With extensive questions for close reading to take your students through a reading of The Crucible by Arthur Miller, this Literature study guide is an effective, no-prep way to teach the play.
The Crucible is a play that has many interesting facets for a teacher. It’s about the Salem witch trials of the 17th century, and does a great job helping students understand the Puritan culture on which our nation was created.
On the other hand, the play was written during the time of the McCarthy trials, and so it speaks the events of the Second Red Scare in the 1940s and 1950s. Of course, “witch hunts” continue to this day, so the play is quite relevant to contemporary society and culture. For a classroom with any teenage girls in it, the play also speaks to the ways that girls who talk out or gain power beyond what society has deemed appropriate for them are often called “sluts” or taken down in other ways. For all these reasons and many more, I have found great success teaching this play to my high school classes.
These questions were designed for average classes. I have taught The Crucible to students who don’t like reading, don’t like literature, and don’t have much experience acting—and by teaching it the way that I outline here, my students and I really enjoyed the experience. If you are teaching to more advanced classes, they will be able to work through the questions faster and more independently, but they will still benefit from the kind of close attention to detail that these questions require.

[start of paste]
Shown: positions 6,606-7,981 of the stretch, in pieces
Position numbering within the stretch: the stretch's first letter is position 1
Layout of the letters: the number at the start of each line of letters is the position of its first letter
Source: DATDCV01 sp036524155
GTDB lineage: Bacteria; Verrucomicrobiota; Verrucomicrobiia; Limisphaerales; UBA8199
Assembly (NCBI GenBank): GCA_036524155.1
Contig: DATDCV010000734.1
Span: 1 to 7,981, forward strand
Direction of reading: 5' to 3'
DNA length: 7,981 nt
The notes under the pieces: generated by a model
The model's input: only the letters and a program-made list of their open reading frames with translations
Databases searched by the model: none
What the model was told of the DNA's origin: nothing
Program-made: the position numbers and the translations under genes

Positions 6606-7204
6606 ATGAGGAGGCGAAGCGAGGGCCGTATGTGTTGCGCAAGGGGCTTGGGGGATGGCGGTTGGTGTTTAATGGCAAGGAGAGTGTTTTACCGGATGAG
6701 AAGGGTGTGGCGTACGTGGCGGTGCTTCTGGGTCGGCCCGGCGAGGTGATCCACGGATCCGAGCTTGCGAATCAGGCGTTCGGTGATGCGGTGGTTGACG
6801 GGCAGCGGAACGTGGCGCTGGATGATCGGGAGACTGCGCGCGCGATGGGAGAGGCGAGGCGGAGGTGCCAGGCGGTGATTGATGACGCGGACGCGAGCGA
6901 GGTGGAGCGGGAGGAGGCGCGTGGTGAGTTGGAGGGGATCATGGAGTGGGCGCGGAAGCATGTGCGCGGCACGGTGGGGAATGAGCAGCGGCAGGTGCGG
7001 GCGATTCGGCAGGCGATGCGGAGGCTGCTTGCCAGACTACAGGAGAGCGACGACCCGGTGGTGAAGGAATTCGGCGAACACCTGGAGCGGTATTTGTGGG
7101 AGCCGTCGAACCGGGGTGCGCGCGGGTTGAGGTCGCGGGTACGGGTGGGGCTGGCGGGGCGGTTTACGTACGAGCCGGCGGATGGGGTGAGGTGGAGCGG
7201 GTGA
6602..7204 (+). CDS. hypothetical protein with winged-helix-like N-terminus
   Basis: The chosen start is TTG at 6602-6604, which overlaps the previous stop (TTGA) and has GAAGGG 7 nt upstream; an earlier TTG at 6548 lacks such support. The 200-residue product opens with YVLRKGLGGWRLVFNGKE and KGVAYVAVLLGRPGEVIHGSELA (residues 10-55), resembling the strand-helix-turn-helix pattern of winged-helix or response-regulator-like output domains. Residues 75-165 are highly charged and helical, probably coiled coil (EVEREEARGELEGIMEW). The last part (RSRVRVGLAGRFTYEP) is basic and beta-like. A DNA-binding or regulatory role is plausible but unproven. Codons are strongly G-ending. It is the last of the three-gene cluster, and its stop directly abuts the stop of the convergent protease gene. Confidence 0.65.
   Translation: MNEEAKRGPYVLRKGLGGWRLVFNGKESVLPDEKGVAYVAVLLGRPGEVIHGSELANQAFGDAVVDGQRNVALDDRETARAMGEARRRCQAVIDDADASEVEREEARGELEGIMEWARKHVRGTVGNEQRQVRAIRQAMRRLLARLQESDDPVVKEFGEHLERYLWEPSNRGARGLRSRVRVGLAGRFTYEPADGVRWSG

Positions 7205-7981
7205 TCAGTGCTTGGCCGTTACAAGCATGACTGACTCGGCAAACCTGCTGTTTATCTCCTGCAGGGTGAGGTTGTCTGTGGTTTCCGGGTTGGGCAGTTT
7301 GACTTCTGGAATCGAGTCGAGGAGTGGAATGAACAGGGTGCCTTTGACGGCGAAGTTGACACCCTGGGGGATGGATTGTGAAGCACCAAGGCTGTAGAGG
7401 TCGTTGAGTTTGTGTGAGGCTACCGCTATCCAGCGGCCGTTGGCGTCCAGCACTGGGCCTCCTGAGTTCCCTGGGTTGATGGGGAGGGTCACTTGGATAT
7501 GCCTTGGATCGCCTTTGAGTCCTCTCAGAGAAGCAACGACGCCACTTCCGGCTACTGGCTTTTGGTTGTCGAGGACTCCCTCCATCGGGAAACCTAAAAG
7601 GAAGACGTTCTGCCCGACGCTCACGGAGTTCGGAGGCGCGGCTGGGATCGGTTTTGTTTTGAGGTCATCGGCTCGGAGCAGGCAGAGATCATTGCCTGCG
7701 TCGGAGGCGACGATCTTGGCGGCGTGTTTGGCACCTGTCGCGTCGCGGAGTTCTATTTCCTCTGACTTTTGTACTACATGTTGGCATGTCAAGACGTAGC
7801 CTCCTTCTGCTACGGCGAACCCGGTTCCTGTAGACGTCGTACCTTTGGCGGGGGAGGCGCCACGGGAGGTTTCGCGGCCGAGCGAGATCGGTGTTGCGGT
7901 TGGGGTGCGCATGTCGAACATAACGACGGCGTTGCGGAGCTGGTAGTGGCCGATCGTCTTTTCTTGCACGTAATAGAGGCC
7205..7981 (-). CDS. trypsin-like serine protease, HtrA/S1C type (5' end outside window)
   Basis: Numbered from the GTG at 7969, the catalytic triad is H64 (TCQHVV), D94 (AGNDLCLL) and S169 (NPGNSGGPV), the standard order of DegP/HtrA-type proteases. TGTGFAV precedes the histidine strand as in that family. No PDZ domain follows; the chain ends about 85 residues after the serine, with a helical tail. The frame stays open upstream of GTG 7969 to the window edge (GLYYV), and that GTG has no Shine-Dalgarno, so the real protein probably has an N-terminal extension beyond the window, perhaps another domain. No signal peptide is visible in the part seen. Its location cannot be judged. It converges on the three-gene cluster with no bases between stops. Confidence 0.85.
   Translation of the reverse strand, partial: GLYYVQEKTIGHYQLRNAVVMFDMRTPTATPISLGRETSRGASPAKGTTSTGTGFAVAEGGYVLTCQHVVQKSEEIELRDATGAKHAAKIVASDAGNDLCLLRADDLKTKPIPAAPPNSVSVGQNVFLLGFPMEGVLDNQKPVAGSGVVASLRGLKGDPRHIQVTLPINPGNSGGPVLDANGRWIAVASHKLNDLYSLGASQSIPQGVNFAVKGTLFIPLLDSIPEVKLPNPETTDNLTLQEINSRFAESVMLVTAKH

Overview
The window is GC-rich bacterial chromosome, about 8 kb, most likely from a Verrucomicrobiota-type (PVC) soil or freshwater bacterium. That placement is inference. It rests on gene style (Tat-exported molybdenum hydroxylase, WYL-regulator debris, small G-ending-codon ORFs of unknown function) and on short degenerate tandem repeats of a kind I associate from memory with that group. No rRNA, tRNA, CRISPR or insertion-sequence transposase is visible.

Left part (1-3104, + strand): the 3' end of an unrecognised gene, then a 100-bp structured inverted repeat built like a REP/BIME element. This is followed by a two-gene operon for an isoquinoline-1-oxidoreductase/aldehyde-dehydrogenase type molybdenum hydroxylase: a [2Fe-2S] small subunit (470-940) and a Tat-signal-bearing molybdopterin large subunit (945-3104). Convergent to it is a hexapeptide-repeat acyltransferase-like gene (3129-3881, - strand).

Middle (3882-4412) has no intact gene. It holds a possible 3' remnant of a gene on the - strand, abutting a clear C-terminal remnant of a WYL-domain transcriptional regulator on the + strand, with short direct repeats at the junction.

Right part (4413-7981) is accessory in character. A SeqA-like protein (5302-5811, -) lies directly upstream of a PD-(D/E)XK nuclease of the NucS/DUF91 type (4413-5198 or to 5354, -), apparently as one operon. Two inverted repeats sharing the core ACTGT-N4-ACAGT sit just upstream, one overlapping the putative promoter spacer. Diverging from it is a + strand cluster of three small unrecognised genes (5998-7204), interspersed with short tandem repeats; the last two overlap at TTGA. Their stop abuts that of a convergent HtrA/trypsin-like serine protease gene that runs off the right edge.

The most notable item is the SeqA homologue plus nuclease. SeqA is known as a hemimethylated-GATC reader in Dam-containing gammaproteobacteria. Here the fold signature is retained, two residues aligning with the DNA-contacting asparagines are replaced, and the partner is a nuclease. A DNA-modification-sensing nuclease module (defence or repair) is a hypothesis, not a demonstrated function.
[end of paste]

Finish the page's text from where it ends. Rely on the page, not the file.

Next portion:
Table of Contents
Overview and Suggested Process
How to do Interactive Notebooks
A Hangin’ Error: Questions and Answer Key on Part One of Act One
A Divided Empire: Questions and Answer Key on Part Two of Act One
Hysterically and With Great Grief: Questions and Answer Key, Part Three of Act One
Quiz on Act One with Answer Key
Little Crazy Children: Questions and Answer Key on Act Two
Quiz and Answer Key on Act Two
What No One Has Ever Seen: Questions and Answer Key on Part One of Act Three
Them That Quail: Questions and Answer Key on Part Two of Act Three
His Goodness Now: Questions and Answer Key on Act Four
Test with Answer Key
All of the answer keys quote the important passages, so there is no guessing on the part of the teacher as to which parts of the text are most important. When you discuss the questions with your classes, you can point them to the sections to make sure that they are engaging with the text and working to interpret the sometimes challenging language.
In all, there is enough here for seven days of reading, analysis, discussion, and writing on Arthur Miller’s powerful play. There are no lectures or power points here—students will do the work themselves, with guidance from their teacher. Rather than telling them what the play means, you will be empowering them with the confidence and skills to tackle a challenging pieces on their own.